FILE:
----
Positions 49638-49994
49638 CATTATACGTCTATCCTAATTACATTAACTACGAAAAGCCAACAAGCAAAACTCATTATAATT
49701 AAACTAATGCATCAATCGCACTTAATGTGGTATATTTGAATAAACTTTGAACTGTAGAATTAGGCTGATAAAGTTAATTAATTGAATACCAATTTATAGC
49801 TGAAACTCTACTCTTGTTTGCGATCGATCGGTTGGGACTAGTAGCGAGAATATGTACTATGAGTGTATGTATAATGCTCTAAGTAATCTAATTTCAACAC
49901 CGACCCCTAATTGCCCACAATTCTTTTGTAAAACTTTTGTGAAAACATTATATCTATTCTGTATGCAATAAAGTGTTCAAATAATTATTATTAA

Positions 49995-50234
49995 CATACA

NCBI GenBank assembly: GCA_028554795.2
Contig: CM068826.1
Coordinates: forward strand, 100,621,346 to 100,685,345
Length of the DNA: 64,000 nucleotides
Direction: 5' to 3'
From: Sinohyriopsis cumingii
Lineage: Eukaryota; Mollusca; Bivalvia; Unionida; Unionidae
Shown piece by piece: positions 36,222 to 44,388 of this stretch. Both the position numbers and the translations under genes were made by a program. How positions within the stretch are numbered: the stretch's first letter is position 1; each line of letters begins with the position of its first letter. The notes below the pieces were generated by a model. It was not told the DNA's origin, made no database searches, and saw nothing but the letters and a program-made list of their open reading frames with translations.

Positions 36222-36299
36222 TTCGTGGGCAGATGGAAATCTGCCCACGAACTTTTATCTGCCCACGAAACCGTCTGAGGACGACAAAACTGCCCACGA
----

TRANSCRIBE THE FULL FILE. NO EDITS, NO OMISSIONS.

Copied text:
Positions 49638-49994
49638 CATTATACGTCTATCCTAATTACATTAACTACGAAAAGCCAACAAGCAAAACTCATTATAATT
49701 AAACTAATGCATCAATCGCACTTAATGTGGTATATTTGAATAAACTTTGAACTGTAGAATTAGGCTGATAAAGTTAATTAATTGAATACCAATTTATAGC
49801 TGAAACTCTACTCTTGTTTGCGATCGATCGGTTGGGACTAGTAGCGAGAATATGTACTATGAGTGTATGTATAATGCTCTAAGTAATCTAATTTCAACAC
49901 CGACCCCTAATTGCCCACAATTCTTTTGTAAAACTTTTGTGAAAACATTATATCTATTCTGTATGCAATAAAGTGTTCAAATAATTATTATTAA

Positions 49995-50234
49995 CATACA

NCBI GenBank assembly: GCA_028554795.2
Contig: CM068826.1
Coordinates: forward strand, 100,621,346 to 100,685,345
Length of the DNA: 64,000 nucleotides
Direction: 5' to 3'
From: Sinohyriopsis cumingii
Lineage: Eukaryota; Mollusca; Bivalvia; Unionida; Unionidae
Shown piece by piece: positions 36,222 to 44,388 of this stretch. Both the position numbers and the translations under genes were made by a program. How positions within the stretch are numbered: the stretch's first letter is position 1; each line of letters begins with the position of its first letter. The notes below the pieces were generated by a model. It was not told the DNA's origin, made no database searches, and saw nothing but the letters and a program-made list of their open reading frames with translations.

Positions 36222-36299
36222 TTCGTGGGCAGATGGAAATCTGCCCACGAACTTTTATCTGCCCACGAAACCGTCTGAGGACGACAAAACTGCCCACGA